A good ultraviolet absorber for use in polymeric materials should absorb the ultraviolet in sunlight and at the same time be a colorless material by visual observation. The compound should impart no color to the composition, should be sufliciently stable to withstand the conditions of curing of the polymer, and should absorb ultraviolet light sufiiciently to protect the composition against yellowing and decomposition on exposure to ultraviolet light. Furthermore, the compound must have sufficient solubility in various types of materials so that it may be easily incorporated into various plastic formulations. This latter property is especially important, since an incompletely dispersed product would give poor protection.

Generally, an effective ultraviolet absorber should have its peak absorption above a wave length of 320 millimicrons. The absorption peak may be at a higher wave length, as long as absorption drops off sufficiently as it approaches the visual range so that no color is visible. In addition, to be effective, it should show a high degree of absorbency in the desired wave length range. As a measure of the degree of absorbency, an absorption index may be used. This is a relation expressed as a figure to show an index of the degree of absorption per amount I "ice good ultraviolet absorbers. structurally, they may be represented by the following general Formula I:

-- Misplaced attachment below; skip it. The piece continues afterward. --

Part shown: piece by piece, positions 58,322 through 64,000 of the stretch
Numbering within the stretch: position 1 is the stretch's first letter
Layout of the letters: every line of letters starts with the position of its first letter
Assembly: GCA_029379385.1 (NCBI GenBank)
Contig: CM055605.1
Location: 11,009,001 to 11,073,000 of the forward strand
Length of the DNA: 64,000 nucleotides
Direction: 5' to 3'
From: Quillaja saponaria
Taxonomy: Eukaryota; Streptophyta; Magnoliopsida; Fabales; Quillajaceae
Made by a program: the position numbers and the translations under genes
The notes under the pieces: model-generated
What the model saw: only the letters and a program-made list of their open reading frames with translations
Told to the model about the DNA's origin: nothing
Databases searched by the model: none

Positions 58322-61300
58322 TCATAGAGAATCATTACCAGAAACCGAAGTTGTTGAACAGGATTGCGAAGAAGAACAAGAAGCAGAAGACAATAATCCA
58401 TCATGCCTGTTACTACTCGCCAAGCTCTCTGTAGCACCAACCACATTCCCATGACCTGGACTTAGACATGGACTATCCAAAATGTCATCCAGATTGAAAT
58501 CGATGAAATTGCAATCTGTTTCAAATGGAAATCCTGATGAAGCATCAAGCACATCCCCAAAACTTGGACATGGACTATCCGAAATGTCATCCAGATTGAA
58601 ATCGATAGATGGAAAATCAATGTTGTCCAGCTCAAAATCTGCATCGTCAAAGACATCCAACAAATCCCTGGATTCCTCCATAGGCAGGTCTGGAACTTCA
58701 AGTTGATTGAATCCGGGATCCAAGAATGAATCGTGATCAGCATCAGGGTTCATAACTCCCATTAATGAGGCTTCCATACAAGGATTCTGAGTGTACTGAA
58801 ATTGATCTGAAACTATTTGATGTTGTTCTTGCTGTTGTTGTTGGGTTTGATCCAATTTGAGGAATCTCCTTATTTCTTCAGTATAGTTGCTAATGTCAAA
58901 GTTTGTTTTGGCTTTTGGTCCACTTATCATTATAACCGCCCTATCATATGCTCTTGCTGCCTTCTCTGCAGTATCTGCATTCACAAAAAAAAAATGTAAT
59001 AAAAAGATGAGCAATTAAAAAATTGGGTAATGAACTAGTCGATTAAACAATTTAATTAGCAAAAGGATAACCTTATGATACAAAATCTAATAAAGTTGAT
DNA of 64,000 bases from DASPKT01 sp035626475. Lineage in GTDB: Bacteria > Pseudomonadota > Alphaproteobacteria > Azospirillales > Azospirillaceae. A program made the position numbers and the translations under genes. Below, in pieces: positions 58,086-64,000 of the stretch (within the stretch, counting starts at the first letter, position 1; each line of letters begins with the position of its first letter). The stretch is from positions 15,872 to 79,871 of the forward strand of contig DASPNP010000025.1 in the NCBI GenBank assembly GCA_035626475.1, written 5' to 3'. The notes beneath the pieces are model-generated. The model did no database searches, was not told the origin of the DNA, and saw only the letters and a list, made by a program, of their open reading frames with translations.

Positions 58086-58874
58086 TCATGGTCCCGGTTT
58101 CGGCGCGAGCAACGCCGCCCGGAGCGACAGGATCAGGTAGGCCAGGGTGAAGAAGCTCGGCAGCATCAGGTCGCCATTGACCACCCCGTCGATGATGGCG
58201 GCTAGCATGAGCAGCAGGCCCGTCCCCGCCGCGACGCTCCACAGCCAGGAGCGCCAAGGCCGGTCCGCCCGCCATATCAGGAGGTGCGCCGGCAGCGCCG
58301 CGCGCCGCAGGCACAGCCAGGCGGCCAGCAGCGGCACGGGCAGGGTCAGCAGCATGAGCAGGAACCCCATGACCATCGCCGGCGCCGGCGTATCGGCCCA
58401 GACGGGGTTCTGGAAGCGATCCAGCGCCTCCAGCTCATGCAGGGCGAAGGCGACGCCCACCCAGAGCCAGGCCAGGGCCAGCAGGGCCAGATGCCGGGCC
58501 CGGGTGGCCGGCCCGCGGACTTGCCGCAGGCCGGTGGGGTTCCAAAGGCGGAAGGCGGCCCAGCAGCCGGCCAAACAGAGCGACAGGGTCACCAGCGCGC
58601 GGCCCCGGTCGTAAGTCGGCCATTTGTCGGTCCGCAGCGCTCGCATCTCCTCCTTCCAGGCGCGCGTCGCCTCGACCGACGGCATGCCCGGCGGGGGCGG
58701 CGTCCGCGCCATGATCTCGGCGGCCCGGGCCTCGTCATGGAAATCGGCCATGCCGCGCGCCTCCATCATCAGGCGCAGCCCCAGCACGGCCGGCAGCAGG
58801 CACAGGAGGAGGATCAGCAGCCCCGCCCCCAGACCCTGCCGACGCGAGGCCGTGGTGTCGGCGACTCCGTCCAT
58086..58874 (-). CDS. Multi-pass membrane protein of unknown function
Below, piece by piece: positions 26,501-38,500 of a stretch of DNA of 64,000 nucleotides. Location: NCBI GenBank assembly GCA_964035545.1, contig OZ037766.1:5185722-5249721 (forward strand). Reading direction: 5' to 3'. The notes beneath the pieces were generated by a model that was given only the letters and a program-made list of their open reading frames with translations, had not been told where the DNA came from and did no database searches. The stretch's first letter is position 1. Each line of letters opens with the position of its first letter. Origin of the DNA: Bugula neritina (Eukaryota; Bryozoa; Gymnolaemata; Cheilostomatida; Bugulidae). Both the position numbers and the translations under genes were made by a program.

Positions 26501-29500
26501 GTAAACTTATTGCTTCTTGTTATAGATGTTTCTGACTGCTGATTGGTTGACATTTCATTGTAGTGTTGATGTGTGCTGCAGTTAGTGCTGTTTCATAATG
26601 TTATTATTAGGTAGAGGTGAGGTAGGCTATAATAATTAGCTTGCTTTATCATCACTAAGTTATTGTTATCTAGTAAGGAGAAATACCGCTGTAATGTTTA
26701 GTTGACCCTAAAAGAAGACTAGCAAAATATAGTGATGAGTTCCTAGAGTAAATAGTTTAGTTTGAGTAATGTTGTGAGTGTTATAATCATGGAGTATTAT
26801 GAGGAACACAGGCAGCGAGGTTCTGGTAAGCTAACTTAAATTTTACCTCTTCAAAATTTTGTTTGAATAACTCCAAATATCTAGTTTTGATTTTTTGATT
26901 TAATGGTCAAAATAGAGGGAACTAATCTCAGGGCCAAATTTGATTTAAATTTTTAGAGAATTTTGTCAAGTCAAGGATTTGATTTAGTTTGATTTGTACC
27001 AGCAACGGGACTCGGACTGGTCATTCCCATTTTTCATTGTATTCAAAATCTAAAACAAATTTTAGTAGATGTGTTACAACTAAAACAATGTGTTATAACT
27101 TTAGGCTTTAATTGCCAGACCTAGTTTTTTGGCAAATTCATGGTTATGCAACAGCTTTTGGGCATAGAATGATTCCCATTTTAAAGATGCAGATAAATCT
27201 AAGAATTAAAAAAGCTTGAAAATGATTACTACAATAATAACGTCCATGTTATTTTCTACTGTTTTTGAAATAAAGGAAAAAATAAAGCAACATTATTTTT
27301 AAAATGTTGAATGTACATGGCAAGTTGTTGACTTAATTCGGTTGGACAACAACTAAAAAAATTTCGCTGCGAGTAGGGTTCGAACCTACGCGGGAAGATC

wherein X, Y and Z are each aromatic, carbocyclic radicals of less than three -membered rings (e.g., phenyl, naphthyl and biphenyl), X being substituted by an hydroxy group ortho to the point of attachment to the triazine nucleus; and each of R, R R R R R R R and R being either hydrogen, hydroxy (preferably in the 2,4 and/or 5 position of the aromatic nucleus), alkyl (e.g., methyl, t-butyl, cyclohexyl, t-octyl, n-octyl and dodecyl), alkoxy (e.g., methoxy, n-butoxy, 2-ethylhexyloxy and n-octyloxy), sulfonic, carboxy, halo (e.g., iodo, brorno, and chloro), haloalkyl (e.g. dichloromethyl and trifluoromethyl) and acylamino (e.g. alkanoylamino such as acetamido; monocyclic carbocyclic aroylamino such as benzamido, and monocyclic carbocyclic aromatic-lower alkyl amido such as phenylacetamido).